1. 1.

    Generation from the user of a file with the placement, orientation and absorption rate of virtual objects within a virtual stage that will generate a phantom.

  2. 2.

    Generation of the earlier phantom by TomoPhantom [13]. The phantom is also a segmentation map.

  3. 3.

    Generation with TomoPhantom of synthetic tomograms based on the earlier phantom. From this phantom, the following are generated:

    1. (a)

      A high-quality tomogram reconstruction using many projections (emulating a highly sampled tomogram) and also the FBP reconstruction algorithm [8].

    2. (b)

      A low-quality tomogram reconstruction using a limited number of projections (emulating an undersampled tomogram) and also the CGLS reconstruction algorithm [7].

  4. 4.

    Training with Stacked-DenseUSeg using:

    1. (a)

      As input the previous low-quality synthetic reconstruction.

    2. (b)

      As denoising ground truth the previous high-quality synthetic reconstruction.

    3. (c)

      As segmentation ground truth the synthetic phantom/segmentation map.

  5. 5.

    From the above, a pretrained net has been acquired.

  6. 6.

    Partial manual segmentation of a real-world representative highly sampled tomogram using SuRVoS [50] or any other annotation tool.

  7. 7.

    Parameter initialisation of a Stacked-DenseUSeg the earlier pretrained net. This Stacked-DenseUSeg is being training/fine-tuned with real-world data using:

    1. (a)

      As input, a low-quality reconstruction (produced with CGLS) of the earlier real-world highly sampled tomogram that is undersampled artificially.

    2. (b)

      As denoising ground truth, a high-quality reconstruction (produced with FBP) of the earlier highly sampled tomogram.

    3. (c)

      As segmentation ground truth, the tomogram annotations obtained the highly sampled tomogram via SuRVoS or any other tool.

  8. 8.

    The final Stacked-DenseUSeg trained/fine-tuned with real-world data and initialised with a pretrained net generated using on synthetic data, will have high segmentation accuracy despite using only a small portion of real-world annotated data.

Table 3 IoU and F1 results from testing using Stacked-DenseUSeg with progressively lower amounts of the real-world training samples and by initialising the parameters using pretrained nets produced from synthetic data with rotating artefacts [41, 43], without rotating artefacts [42, 44] or without the use of a pretrained net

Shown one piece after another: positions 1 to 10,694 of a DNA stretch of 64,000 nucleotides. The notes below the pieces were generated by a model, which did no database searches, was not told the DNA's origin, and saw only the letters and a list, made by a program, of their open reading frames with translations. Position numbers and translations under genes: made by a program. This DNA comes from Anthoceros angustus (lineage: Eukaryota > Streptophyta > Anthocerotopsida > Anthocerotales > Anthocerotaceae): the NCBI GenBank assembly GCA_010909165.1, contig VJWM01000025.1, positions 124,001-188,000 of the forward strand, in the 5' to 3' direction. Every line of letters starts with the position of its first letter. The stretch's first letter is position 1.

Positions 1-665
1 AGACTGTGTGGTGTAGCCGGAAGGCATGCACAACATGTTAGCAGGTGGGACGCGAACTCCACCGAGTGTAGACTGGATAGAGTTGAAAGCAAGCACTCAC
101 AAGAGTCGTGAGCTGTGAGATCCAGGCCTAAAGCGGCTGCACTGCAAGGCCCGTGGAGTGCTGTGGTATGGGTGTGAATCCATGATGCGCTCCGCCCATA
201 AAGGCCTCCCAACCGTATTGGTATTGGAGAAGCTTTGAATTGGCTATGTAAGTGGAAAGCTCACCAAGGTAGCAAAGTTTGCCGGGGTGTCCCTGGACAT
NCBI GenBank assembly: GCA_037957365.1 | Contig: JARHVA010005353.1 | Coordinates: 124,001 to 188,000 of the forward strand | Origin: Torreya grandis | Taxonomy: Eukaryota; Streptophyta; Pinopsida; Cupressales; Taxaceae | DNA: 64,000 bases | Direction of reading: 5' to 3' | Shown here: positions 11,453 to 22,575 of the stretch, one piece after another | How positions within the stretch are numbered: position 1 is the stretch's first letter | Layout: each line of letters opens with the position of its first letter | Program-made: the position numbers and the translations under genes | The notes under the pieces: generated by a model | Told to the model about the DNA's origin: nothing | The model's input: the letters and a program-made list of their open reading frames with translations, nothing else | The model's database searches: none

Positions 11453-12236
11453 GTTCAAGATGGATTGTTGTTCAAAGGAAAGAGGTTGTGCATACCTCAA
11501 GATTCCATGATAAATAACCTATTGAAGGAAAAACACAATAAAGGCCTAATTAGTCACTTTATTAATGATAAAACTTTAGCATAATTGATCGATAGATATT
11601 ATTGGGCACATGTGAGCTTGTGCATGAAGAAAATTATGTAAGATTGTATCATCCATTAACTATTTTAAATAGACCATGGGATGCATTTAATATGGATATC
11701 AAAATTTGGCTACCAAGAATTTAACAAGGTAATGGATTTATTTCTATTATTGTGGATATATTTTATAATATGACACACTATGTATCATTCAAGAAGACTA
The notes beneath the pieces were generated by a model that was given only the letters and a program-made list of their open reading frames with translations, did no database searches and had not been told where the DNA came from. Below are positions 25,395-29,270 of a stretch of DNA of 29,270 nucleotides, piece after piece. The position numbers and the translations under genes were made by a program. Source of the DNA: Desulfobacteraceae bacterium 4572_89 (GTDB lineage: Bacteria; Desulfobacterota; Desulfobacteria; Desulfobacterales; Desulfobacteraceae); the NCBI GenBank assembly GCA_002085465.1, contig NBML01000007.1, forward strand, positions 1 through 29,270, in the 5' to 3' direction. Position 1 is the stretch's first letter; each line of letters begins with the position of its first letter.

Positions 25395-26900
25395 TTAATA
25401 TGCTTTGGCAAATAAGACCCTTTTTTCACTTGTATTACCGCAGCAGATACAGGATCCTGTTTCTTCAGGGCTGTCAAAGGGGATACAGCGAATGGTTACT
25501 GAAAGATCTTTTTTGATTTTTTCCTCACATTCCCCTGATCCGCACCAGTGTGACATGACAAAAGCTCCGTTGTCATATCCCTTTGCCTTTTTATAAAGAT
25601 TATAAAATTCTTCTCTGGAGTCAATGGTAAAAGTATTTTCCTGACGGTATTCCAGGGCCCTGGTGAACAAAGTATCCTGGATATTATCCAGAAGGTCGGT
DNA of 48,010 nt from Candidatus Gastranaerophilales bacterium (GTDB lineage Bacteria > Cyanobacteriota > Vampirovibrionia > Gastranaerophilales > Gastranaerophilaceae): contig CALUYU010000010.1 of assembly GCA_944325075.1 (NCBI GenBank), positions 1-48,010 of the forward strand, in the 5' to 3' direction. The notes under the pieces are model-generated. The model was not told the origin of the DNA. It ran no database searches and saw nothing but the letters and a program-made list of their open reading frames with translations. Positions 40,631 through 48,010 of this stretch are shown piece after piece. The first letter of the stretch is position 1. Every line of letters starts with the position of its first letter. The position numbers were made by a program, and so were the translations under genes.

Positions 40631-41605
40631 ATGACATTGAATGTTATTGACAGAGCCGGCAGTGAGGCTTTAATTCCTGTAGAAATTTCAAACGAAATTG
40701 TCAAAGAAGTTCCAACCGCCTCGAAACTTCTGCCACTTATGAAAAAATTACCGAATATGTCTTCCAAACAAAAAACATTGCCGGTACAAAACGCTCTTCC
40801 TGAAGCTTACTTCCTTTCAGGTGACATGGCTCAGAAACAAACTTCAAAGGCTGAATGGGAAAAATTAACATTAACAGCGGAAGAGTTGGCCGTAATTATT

Fig. 7
figure 7

Validation mean IoU for the segmentation experiments where the input is the low-quality reconstruction of the real-world tomogram, and by initialising the parameters using pretrained nets produced from synthetic data with rotating artefacts [41, 43], without rotating artefacts [42, 44] or without the use of a pretrained net. a The network is then fine-tuned using 100% of available real-world training samples, b 50% of available real-world training samples, c 10% of available real-world training samples, d 5% of available real-world training samples, e 1% of available real-world training samples and lastly (f) mean IoU of the nets during their training with synthetic data, but tested on real-world data. As it can be seen using the pretrained net produced from training with a synthetic tomogram with rotating artefacts offers overall higher accuracy, even in when using very small amounts of real-world data for training/fine-tuning, while it is also very stable based on the error bars. All values are averages between the 3 iterations of the threefold validation/testing and they are also averaged based on 10 epoch moving average. The error bar heights refer to the standard deviation that the approaches achieved based om a (3\({\times }\))10 epoch moving standard deviation

Fig. 8
figure 8